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How Is My Credit Utilization Ratio Calculated?

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How Is My Credit Utilization Ratio Calculated?

Your credit utilization ratio is a measure of how much you owe on your credit cards compared with the cards’ limits.

This number matters a lot. Both FICO (the credit score used in most lending decisions) and VantageScore (its main competitor) heavily weight credit utilization while calculating scores.

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Keeping your credit utilization ratio as low as you can is smart.

Charging too much on your cards (especially if you max them out) is associated with being a higher credit risk. That’s why running up your cards will lower your score. A low credit score will make it harder for you to qualify for the best rates on loans, insurance policies and other financial products.

Calculate your credit utilization ratio

Credit scores look at credit utilization in two ways:

Per-card utilization (also called line-item utilization): This measures how much of each card’s credit limit you’re using.

Overall utilization (also called aggregate utilization): This takes all your cards and their limits into account.

Enter the balance and credit limit for up to three cards in this calculator to see your per-card and overall utilization figures:

Per-card vs. overall — which is more important?

So which is more important: your per-card or overall utilization ratio? Trick question: Both are important. Credit scores can take the ratio into account in both ways — for each card and overall.

Why that’s important to know: If you try to counteract the negative effects of a maxed-out credit card by opening a new card and keeping its balance at $0, the high utilization ratio on the maxed-out card still may hurt your score.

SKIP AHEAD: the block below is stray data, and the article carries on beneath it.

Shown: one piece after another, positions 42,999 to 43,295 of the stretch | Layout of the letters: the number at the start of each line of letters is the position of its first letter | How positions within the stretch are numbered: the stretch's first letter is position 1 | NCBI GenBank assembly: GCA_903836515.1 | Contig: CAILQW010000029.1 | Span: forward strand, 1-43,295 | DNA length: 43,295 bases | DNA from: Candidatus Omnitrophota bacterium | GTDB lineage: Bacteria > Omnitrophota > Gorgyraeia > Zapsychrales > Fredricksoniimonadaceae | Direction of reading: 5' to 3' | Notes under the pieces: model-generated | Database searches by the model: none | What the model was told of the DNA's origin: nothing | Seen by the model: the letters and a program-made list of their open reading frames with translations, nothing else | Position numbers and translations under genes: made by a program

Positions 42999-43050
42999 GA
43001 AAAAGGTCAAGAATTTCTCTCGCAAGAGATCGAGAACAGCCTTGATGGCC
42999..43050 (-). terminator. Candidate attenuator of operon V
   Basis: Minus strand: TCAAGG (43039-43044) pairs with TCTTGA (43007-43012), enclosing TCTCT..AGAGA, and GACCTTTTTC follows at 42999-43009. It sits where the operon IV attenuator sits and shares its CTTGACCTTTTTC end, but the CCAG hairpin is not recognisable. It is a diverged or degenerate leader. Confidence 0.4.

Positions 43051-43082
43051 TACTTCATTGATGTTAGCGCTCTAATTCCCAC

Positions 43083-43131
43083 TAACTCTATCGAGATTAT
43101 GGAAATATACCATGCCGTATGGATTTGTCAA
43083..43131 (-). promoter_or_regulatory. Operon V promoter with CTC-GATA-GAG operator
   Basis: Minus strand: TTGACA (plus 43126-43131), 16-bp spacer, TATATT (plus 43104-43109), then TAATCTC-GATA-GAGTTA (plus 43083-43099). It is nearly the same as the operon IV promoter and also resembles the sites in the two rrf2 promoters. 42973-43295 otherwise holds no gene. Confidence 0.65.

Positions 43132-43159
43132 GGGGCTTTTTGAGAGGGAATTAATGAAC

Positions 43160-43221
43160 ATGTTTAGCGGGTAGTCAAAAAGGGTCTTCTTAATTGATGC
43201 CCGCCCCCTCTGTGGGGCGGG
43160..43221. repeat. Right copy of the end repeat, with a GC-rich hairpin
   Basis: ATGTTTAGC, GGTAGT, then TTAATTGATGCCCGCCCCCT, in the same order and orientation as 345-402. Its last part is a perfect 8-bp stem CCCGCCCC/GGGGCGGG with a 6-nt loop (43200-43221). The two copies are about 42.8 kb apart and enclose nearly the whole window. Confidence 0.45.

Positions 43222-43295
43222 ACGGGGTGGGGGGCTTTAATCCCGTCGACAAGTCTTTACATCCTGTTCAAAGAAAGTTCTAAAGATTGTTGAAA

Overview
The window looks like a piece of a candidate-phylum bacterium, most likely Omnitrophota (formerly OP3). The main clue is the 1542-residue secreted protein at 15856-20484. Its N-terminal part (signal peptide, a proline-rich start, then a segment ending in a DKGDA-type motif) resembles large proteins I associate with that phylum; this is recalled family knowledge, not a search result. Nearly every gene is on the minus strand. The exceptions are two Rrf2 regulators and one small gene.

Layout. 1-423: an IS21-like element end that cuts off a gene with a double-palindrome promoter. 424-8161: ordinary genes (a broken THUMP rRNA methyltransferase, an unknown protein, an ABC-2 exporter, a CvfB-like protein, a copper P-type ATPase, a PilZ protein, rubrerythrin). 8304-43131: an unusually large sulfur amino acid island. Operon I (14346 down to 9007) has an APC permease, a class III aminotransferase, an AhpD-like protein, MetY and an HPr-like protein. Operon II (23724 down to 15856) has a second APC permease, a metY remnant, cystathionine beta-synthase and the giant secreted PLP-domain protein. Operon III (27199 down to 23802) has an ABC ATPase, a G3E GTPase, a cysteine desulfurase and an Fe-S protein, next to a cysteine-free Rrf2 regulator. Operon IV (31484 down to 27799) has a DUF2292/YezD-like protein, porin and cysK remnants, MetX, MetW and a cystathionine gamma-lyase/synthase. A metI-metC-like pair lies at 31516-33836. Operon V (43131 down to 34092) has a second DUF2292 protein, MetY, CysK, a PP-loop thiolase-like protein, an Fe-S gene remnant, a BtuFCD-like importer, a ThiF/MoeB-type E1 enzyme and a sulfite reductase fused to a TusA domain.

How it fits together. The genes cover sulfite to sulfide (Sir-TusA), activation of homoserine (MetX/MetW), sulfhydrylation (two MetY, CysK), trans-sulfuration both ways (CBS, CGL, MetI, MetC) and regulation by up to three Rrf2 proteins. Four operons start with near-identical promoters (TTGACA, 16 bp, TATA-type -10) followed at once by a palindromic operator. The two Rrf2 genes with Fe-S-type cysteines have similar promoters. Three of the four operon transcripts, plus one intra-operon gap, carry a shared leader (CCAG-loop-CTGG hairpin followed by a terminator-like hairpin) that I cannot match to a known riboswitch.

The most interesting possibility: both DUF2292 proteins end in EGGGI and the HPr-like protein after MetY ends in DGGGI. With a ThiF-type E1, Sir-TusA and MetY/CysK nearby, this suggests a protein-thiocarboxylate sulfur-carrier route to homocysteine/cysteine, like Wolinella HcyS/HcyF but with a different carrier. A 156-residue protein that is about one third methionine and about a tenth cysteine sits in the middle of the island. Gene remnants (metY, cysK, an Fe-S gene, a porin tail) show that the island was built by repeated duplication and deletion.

Most experts say you shouldn’t use more than 30% of your credit limit on any one card. That way, the overall usage takes care of itself.

Tips for taming your credit utilization

Here are tips to keep your credit utilization under control:

  • Log in to your credit card accounts online and check your balances at least once a week.
  • Set up balance alerts to get a text or email when your balance creeps up near the 30% threshold (or set a lower bar if you like).
  • Make several small payments during the month rather than letting charges build up and sending one big payment on the due date. If you get paid more than once a month, use each paycheck as a reminder to make those smaller payments.
  • Consider asking your card issuer to bump up your credit limit, but only if it won’t tempt you to overspend and you think that your credit score is good enough to qualify. Jumping to a higher limit will instantly lower your utilization ratio.
  • Keep in mind that per-card utilization counts. Retail stores, car repair shops and some medical offices offer credit cards as a financing option. However, these cards tend to have low limits, which can combine with your large initial charge to send utilization soaring. You score may suffer until you get that card’s balance whittled down.

Updated Oct. 24, 2016.